"I certainly wouldn't ask a player to do that," Burns said.

Late in the first period, Boston goalie Byron Dafoe left on a stretcher after Brashear fell awkwardly onto him. Dafoe grabbed his right knee and Brashear was called for interference.

Todd Bertuzzi scored twice and Andrew Cassels had three assists for the Canucks.

Naslund scored a power-play goal 1:30 into the game and the Canucks added three more first-period goals to match a season high for goals in a period.

Vancouver improved to 5-2 since the All-Star break and won its third straight game for the first time since October.

The Canucks are nine points behind San Jose for the final Western Conference playoff spot. Vancouver has three games in hand on the Sharks.

Dafoe was replaced after surrendering two goals on four shots. He returned six minutes later, only to be injured soon after.

Bertuzzi gave Vancouver a 5-1 lead with his second goal 10:45 into the second period, but left with a thumb injury after sliding into the boards less than three minutes later.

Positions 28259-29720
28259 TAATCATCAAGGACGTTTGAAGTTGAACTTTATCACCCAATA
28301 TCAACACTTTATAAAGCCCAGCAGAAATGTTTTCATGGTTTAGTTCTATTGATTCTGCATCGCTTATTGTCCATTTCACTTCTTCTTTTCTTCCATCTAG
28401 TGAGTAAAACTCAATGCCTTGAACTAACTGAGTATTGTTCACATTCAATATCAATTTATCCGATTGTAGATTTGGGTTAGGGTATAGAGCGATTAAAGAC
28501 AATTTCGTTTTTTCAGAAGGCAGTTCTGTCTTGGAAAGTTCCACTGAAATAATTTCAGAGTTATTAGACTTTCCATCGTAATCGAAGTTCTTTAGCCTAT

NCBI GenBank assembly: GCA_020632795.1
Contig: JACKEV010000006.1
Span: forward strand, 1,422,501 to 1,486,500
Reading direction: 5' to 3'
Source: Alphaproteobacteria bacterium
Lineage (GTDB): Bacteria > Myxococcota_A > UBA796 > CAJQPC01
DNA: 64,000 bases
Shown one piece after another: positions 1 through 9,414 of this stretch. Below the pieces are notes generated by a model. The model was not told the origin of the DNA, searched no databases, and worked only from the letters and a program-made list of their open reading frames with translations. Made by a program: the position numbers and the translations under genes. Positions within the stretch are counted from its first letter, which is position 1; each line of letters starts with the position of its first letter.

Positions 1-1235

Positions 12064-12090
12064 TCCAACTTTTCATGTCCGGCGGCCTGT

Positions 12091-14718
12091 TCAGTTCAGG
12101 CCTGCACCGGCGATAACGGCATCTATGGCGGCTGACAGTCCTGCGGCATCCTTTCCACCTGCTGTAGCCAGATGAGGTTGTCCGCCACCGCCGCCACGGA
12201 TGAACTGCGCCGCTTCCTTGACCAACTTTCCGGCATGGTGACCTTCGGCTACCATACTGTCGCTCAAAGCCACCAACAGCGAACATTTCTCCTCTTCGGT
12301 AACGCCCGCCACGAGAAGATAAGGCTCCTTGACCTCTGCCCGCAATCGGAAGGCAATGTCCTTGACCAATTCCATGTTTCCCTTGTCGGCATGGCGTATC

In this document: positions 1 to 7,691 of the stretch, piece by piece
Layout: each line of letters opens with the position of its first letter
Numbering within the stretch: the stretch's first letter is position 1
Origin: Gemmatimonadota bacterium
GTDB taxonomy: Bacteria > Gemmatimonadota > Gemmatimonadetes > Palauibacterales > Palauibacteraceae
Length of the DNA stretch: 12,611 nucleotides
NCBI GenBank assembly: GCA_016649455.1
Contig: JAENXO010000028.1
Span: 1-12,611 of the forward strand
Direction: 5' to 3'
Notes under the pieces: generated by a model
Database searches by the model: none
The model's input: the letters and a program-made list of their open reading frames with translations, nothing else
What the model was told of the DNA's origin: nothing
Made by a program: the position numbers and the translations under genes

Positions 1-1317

Bourque played despite a strained neck and scored the Bruins' second goal with 3:28 left. Sergei Samsonov had Boston's other goal.

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Donald Brashear's injury sparked a free-for-all in Vancouver.
  • Start(1.34 M)
Vancouver LW Brad May thinks the slash was a despicable act that will cost Marty McSorley forever. (77 K)
McSorley says he didn't plan the attack. (197 K)
Canucks captain Mark Messier was quick to aid his fallen teammate. (165 K)
May thinks McSorley no longer deserves to play in the NHL. (103 K)
Vancouver coach Marc Crawford feels ill about the incident. (119 K)
Canucks RW Markus Naslund feels Donald Brashear is lucky he wasn't seriously injured. (87 K)
Bruins coach Pat Burns says he didn't order the attack. (80 K)
Vancouver center Todd Bertuzzi is stunned by the brutality of the act. (109 K)